Extended Data Fig. 2 Acute metformin treatment did not alter energy expenditure but reduced RER.

a, Serum metformin 1 h after acute saline (n = 4) or metformin gavage (n = 7). *P < 0.05, for unpaired two-sided t-test. b, Serum GLP-1 10 min after acute metformin gavage in wild-type (n = 8) and GDF15-KO (n = 6) mice fed a 45% HFD. cf, Wild-type (control n = 9, metformin n = 9) and GDF15-KO (control n = 6, metformin n = 6) mice were fed a 45% HFD, placed in metabolic cages, and allowed to acclimatize for approximately 24 h before a single oral gavage of metformin (250 mg kg–1) or appropriate volume of saline 2 h before the onset of the dark period. RER, beam breaks and energy expenditure were measured for 24 h after gavage, and data are presented as mean ± s.e.m. *P < 0.05 between control and metformin, two-way ANOVA with Sidak multiple comparison test.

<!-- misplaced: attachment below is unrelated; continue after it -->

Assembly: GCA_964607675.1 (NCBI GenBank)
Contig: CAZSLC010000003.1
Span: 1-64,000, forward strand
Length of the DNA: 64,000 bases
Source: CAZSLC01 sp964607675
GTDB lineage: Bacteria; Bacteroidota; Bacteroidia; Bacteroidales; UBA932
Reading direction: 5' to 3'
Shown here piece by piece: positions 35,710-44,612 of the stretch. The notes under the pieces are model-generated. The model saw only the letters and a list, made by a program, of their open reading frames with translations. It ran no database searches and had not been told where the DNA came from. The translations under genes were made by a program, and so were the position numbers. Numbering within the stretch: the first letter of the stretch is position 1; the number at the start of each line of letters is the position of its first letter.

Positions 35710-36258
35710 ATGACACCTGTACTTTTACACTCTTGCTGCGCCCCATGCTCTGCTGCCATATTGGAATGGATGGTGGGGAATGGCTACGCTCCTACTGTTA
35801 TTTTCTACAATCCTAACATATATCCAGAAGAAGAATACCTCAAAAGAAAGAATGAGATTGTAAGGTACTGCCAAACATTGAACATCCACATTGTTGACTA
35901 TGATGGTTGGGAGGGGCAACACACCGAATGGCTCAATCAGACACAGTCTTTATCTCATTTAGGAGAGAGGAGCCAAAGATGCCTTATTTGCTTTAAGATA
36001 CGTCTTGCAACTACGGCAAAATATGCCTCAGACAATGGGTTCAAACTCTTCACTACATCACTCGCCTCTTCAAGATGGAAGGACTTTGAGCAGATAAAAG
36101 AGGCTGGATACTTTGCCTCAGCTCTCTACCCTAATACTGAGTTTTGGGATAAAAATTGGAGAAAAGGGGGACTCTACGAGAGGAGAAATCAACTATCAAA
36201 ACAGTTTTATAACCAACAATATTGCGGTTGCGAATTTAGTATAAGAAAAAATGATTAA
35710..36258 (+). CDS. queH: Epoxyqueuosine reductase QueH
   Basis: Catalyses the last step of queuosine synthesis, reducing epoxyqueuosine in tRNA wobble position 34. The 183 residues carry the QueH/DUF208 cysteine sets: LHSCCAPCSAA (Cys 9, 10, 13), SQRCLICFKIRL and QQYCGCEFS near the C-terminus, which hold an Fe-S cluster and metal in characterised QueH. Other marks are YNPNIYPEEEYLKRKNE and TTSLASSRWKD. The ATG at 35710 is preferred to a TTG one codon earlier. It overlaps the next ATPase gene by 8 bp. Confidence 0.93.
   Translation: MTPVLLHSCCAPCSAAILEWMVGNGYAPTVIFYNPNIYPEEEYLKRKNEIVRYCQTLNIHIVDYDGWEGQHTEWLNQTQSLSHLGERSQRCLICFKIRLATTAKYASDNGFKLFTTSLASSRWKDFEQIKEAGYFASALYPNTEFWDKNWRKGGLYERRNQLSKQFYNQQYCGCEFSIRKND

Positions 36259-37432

Extended Data Fig. 3 Chronic metformin treatment does not alter lean mass, RER or energy expenditure.

Wild-type (control n = 8, metformin n = 9) and GDF15-KO (control n = 8, metformin n = 8) mice were fed a 45% HFD for 4 weeks prior to being switched to control (tap water) or metformin water (3 g l−1) for 10 weeks. a,b, Body composition was assessed at week 4 of treatment (wild-type control n = 8, wild-type metformin n = 9, GDF15-KO control n = 8 and GDF15-KO metformin n = 8). ci, Wild-type (control n = 7, metformin n = 8) and GDF15-KO (control n = 8, metformin n = 8) mice were placed in metabolic cages and allowed to acclimatize for approximately 24 h. Food intake, activity, RER and energy expenditure were measured over 48 h. Energy expenditure is shown (e) uncorrected, (f,g) corrected for body mass, and (h,i) corrected for lean mass, and data are presented as mean ± s.e.m.